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Rare Books and the Rare Book Trade
 
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The ABA and the International League of Antiquarian Booksellers

Published on 27 March 2018
The ABA and ILAB look back at a long history. The ABA is relaunching its flagship fair in London this year, the oldest antiquarian book fair in the world, under the auspices of ILAB. This text by the late Anthony Rota, ABA bookseller and ILAB President of Honour, was published in 2008 in the ABA Directory.
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ILAB History

ILAB History

Published on 17 July 2013
Today the International League of Antiquarian Booksellers unites 22 national associations under one roof. Some of them had already been established when the League was founded in 1947/1948. Five of them were the driving forces: the antiquarian booksellers of Great Britain, France, Denmark, Sweden and The Netherlands.
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ILAB History

Preliminary Conference

Published on 17 July 2013
In 1947 representatives from Great Britain, France, Denmark, Sweden and The Netherlands met in Amsterdam for a Preliminary Conference. They discussed Hertzberger’s idea of forming an organization that counteracted the animosity and suspicion engendered by the Second World War. The new International League of Antiquarian Booksellers should foster friendship and understanding between the nations as the mutual basis for a fair and professional trade in the future.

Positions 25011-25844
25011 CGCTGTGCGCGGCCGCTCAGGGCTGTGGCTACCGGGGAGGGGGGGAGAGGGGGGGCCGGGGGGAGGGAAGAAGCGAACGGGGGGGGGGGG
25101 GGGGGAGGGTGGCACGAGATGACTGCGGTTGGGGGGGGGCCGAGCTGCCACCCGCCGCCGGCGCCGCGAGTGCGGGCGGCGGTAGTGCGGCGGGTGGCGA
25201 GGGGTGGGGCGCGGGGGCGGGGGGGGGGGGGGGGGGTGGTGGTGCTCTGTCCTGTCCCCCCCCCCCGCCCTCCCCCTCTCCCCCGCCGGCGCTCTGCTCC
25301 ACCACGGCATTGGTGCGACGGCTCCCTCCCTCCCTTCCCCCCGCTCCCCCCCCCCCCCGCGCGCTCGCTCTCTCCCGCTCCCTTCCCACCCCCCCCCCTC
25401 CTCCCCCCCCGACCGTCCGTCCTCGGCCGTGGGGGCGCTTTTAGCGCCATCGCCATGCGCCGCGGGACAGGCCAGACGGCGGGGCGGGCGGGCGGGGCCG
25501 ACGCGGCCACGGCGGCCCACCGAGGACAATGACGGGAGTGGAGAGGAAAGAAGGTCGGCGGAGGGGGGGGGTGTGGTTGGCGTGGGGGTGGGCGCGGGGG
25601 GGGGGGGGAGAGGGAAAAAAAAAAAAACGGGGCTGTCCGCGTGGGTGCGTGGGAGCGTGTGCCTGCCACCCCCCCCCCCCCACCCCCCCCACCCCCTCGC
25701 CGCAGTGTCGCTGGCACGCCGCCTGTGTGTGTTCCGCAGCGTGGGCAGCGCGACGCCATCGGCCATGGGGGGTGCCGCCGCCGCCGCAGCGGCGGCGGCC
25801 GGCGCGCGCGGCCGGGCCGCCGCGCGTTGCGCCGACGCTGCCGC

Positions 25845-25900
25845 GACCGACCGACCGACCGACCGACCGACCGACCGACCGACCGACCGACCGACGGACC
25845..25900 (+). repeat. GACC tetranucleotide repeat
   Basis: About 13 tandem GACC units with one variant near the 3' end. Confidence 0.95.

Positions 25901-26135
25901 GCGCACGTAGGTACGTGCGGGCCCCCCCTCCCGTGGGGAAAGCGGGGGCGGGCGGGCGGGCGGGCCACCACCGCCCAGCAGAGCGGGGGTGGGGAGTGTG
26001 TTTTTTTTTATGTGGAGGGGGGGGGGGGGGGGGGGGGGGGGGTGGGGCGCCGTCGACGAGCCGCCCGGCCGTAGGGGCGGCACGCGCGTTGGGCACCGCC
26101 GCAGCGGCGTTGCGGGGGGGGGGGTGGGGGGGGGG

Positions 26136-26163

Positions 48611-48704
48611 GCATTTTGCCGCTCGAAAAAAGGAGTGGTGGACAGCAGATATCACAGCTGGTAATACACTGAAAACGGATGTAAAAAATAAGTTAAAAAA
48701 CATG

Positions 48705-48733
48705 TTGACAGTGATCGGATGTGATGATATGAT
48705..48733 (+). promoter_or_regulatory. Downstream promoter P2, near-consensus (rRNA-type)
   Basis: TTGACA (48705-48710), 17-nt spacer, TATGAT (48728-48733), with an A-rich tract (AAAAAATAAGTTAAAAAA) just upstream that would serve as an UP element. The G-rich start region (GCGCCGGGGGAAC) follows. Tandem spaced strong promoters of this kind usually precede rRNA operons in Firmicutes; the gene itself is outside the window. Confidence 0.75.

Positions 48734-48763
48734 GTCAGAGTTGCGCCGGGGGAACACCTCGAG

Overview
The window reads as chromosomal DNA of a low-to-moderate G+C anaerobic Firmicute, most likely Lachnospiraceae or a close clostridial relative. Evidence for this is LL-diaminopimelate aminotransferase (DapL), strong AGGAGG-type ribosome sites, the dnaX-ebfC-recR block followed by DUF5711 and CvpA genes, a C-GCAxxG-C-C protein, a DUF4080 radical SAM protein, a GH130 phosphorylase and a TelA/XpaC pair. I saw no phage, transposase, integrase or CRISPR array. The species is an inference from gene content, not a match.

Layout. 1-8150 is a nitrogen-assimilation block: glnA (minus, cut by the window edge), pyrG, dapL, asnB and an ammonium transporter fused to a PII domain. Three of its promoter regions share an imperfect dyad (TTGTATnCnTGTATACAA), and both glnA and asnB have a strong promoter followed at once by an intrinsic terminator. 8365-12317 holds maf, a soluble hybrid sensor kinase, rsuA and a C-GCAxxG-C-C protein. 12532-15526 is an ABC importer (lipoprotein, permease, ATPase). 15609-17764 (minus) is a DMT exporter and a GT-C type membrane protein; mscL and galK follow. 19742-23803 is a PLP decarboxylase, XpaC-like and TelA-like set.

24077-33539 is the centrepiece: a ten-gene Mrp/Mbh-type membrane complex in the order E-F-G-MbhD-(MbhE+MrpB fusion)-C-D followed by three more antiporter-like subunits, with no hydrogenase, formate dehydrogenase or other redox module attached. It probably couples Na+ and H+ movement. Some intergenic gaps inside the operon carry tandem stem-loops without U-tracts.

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ILAB History

Copenhague 1948

Published on 17 July 2013
The ILAB was formally incorporated in Copenhagen in September 1948, with ten participating countries. Representatives from Belgium, Finland, Switzerland, and Italy joined their colleagues from Great Britain, France, Sweden, Denmark and The Netherlands at the conference table. Denmark was holding a proxy for Norway
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ILAB History

1951-1960

Published on 17 July 2013
“Considering the dubiety with which our activities were treated it is pleasant to record that the Congresses in London in 1949 and in Paris in 1950 were very successful both socially and professionally, while the standard of hospitality in both cities was impeccable." (Muir)
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ILAB History

1961-1970

Published on 17 July 2013